Dogs are thought to be the very first animal ever domesticated by humans, and the only large carnivore to ever be domesticated. The first undisputable evidence of domesticated dogs dates back over 14, 000 years – this evidence being a dog buried with humans. There is some other evidence that may suggest domestication as far back as 36, 000 years ago.
Interestingly, a key event of human evolution dates back to a time just prior to evidence of early dog domestication – the disappearance of the Neanderthal species. Neanderthals were thriving in Europe before homo sapiens ever arrived there, but somehow, homo sapiens managed to outcompete their evolutionary cousins, resulting in their extinction, around 40,000 years ago. It is the theory of Pat Shipman, PhD, that cooperation with canines allowed homo sapiens to be much more successful than Neanderthals during climate change, a time of extreme vulnerability. Early humans shared similar social structures and cooperative hunting strategies with canines, allowing the two species to coexists in a mutually respectful relationship, eventually leading to emotional bonds.
Dogs and humans have been evolving side by side for thousands of years. We not only see this through archaeological evidence, but through gene analysis as well. A study in 2014 identified that both species underwent similar changes in genes associated with digestion and metabolism as well as in brain processes, like transport of serotonin. It has also been seen through scientific study that levels of oxytocin, sometimes referred to as the “love hormone,” increase in both dogs and humans when they engage in physical contact, just as it does when interacting with individuals of their own species.
Dogs and humans have influenced the evolutionary path of one another and shaped the social world both species live in today. The similarities in gene patterns and hormone activity is not seen with wild wolves, only domesticated dogs that have been our evolutionary partners.
We may not know exactly when, or exactly how, dogs came to be human’s best friend, but we sure are grateful they did.
Omega oils are a popular supplement for both people and pets. Most of us are aware of some of the benefits of omega-3 fatty acids, but the extent of the support they offer is much greater than what is typically known. Omega-3 fatty acids offer a variety of benefits to the body including:
Omega-3 fats are a family of essential fatty acids; there are 3 main types that are necessary for health and must come from the diet, as they cannot be synthesized within the body. These three fatty acids are ALA, EPA and DHA. EPA and DHA are the active forms of omega-3.
Because ALA is not converted very well to EPA and DHA, dogs and cats should be supplemented with a marine source of omega-3 fatty acids for the greatest impact. Oils with the highest concentration of omega-3 come from sources that are further down the food chain. Algae oil, krill oil and oil from small fish, such as herring or anchovy, have higher concentrations of omega-3 than larger fish, like salmon.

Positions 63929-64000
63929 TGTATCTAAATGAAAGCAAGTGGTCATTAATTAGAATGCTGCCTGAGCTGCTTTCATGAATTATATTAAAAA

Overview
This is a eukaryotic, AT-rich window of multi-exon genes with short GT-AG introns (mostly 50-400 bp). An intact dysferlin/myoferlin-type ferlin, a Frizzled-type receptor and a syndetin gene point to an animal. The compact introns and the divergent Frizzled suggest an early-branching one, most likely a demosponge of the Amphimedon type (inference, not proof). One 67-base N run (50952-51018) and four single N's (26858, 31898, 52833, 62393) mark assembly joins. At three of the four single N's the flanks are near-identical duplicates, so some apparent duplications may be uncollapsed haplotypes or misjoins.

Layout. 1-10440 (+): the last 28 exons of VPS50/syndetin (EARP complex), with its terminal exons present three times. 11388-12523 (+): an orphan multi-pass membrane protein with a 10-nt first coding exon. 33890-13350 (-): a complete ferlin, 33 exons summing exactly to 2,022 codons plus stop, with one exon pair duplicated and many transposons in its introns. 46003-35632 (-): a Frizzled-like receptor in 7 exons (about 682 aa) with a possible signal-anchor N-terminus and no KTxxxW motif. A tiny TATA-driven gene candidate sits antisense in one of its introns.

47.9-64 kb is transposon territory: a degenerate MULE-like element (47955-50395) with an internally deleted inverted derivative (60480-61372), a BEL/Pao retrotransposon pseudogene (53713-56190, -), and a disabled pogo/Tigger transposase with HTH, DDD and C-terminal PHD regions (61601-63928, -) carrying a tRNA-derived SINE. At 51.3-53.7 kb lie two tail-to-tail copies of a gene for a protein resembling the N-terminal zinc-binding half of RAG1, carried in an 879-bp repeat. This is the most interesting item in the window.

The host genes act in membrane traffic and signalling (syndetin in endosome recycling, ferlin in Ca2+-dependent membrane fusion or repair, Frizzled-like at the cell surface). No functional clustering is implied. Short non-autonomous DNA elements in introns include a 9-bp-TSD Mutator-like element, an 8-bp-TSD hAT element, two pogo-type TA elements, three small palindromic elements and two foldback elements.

When choosing an omega-3 supplement, it is important to ensure you choose a product that is fresh and pure. Guaranteed quality oils and third-party lab testing are sure-fire indicators of a superior product.
Baie Run Pet Products Inc. creates canine and feline marine sourced omega-3 supplements that are human grade – 100% fit for human consumption – and each batch is tested for purity at a third-party lab – every test result is available for viewing online.
Learn more about Baie Run Pet Products Inc. here.
Visit your local Global Pet Foods to find the ideal omega-3 supplement for your pet.
The Canadian pet food industry is vast, dry dog food alone amounting to more than $700 million in revenue per year. Canadian households view their pets as part of the family, and it would be assumed that such a large, important industry would hold the same values and be tightly regulated. However, this is unfortunately not the case.
Canadian Pet Food Regulations
The Canadian Food Inspection Agency (CFIA) will inspect imported ingredients and imported products for disease contamination only, to prevent animal diseases being introduced to Canadian livestock. Pet food that is manufactured here in Canada is not inspected.
Other countries have imposed much more comprehensive regulations.
United States Pet Food Regulations
The FDA mandates that pet food be safe to consume.
European Union Pet Food Regulations
Even more impressive are the regulations that the European Union (EU) have put in place. The EU has imposed regulations that encompass ingredients and ingredient sourcing, and manufacturing facilities’ hygiene, equipment and environmental impacts.
Why You Should Purchase Canadian Pet Foods
Supporting Canadian manufacturing should be a priority for all Canadian shoppers and choosing brands with high standards sets the bar for all Canadian manufacturers. There are many Canadian pet food brands that go above and beyond to uphold high manufacturing standards. By becoming aware of the different manufacturing policies and making a point to only purchase from brands with strict protocols, the industry is pushed towards putting in place strict regulations. Consumer awareness is the key to regulation development.
What to Look For
Research the brands you are interested in or contact their offices to ask about their protocols. The staff at your local Global Pet Foods are very familiar with many brands so are also a great source of information.
Look for brands that:
Nature’s Harvest is a brand that is made in a Canadian facility that is certified compliant with European Union standards. Click below to learn more about the Nature’s Harvest story and products.